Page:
Friday, August 12, 2011

Jules & Jim

Originally Written and Posted at on 6/12/08 w/ Additional Edits.

After the release of the 1959 seminal masterpiece Les Quatre Cents Coups (The 400 Blows), Francois Truffaut helped usher in a new era of French cinema simply known as the French New Wave. Helping breaking the doors down for new directors like Jean-Luc Godard, Alain Renais, Eric Rohmer, and Jacques Rivette. A year later, he followed up with Tirez Sur Le Pianiste (Shoot the Piano Player) in his tribute to American cinema. Though it was well-received and loved by many, it wasn't as good as his feature-film debut. In 1962, Truffaut returned with what some considered to be his masterpiece about a love triangle told through the years in the early 20th Century before, during, and after World War I entitled Jules et Jim (Jules & Jim).

Directed by Francois Truffaut, Jules et Jim tells the story of a shy Austrian writer and his extroverted French friend whose lives change through meeting of a young woman. Based on the semi-biographical novel by Henri-Pierre Roche and adapted by Truffaut and Jean Gruault, the film is an exploration into a love triangle that lasts for many years as two men compete for the woman they fall for as well as their desire to please her. Starring Oskar Werner, Henri Serre, and Jeanne Moreau. Jules et Jim

It's 1912 as a shy, Austrian writer named Jules (Oskar Werner) meets a Frenchman named Jim (Henri Serre) as they become friends over their love of Bohemia and women. Yet, with the extroverted Jim often flirting with many women including his frequent lover Gilberte (Vanna Urbino), Jules managed to briefly date a young woman named Therese (Marie Dubois). When they decided to meet their friend Albert (Boris Bassiak), he showed them a slide of pictures he took that included a statue that the two men are entranced by. They go to the site to see the statue as they believe she has the image of the perfect woman. Days later, they meet a free-spirted woman named Catherine (Jeanne Moreau) whom they immediately fall for. Though she is more attracted to Jules, she enjoys her company with them as she dresses up like a man and go on a foot race. For a while, everything seems to be fine and everyone is having fun.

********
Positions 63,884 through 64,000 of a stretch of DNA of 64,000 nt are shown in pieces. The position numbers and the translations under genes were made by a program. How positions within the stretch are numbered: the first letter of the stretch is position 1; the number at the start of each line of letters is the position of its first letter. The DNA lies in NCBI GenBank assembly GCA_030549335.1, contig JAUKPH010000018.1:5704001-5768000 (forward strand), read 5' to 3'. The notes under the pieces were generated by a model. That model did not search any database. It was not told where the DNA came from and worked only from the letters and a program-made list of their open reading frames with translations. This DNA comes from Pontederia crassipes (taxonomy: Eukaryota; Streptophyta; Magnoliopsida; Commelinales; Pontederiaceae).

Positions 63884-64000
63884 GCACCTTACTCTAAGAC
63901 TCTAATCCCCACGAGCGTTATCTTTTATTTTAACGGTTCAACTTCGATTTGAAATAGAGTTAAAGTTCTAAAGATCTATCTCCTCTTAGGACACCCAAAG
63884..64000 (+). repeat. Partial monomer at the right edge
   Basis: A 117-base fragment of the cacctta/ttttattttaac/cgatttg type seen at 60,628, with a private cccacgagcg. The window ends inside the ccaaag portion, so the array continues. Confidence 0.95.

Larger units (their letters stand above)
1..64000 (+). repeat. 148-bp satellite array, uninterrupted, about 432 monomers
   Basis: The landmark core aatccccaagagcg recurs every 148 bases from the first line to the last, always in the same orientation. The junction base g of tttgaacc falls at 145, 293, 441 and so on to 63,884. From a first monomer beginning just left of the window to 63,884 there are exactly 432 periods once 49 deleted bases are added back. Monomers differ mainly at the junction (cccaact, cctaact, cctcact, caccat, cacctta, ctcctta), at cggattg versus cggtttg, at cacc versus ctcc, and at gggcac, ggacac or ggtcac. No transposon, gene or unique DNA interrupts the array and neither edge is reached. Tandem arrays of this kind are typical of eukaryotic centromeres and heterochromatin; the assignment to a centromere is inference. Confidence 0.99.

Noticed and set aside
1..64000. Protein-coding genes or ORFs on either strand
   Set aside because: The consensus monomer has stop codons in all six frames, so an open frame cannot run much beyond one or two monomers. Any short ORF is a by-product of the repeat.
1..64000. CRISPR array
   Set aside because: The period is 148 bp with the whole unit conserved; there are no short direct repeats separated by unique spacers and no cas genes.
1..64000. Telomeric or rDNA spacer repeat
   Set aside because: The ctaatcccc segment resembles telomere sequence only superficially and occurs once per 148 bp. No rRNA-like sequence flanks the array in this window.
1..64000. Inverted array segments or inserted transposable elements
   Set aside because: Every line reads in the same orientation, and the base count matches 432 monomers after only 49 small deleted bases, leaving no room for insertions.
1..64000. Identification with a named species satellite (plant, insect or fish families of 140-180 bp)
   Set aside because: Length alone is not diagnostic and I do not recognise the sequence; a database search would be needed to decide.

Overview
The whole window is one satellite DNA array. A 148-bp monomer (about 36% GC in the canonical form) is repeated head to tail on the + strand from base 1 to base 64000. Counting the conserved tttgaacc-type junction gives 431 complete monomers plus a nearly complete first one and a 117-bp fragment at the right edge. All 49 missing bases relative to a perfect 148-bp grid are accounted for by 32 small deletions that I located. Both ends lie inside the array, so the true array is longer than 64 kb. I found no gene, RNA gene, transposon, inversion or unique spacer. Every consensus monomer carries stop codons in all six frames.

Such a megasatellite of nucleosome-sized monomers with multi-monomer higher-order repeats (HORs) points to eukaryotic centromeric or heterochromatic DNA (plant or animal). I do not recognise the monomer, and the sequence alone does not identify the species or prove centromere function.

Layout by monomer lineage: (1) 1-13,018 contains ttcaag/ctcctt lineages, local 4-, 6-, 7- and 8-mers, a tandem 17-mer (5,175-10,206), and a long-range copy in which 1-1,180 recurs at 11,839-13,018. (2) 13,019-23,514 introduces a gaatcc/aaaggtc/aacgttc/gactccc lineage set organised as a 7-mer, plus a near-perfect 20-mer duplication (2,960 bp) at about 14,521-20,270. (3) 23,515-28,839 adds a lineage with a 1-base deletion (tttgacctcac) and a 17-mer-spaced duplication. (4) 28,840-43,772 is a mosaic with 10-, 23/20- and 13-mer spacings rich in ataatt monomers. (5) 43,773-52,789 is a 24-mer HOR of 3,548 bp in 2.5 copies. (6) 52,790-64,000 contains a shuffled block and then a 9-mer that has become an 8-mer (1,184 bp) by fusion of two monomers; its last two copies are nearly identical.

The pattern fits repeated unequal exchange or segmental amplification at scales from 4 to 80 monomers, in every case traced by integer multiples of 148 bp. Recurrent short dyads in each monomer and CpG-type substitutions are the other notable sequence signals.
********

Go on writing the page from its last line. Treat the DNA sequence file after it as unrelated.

Then World War I begins as Jules and Catherine flee to Austria to be married as Jules has to go home to serve his country while Jim stays his France to fight for his country. For years, the war ravaged on as both men are afraid to kill each other. When it ends and both men surviving, Jim decides to visit Jules at his home in the Austrian mountains. Arriving at the station, Jim meets Catherine and her daughter Sabine (Sabine Haudepin) as they revisit old times and such. Yet, Jim begins to notice that the marriage between Jules and Catherine is disintegrating with Catherine now engaging in numerous affairs with men. Catherine confesses to Jim about her affairs including one with their old friend Albert, who was wounded in the war. An attempt to seduce Jim almost happens as Catherine tries to figure out her happiness. After a visit from Albert that reawaken old times, Jim finally professes his feelings for Catherine.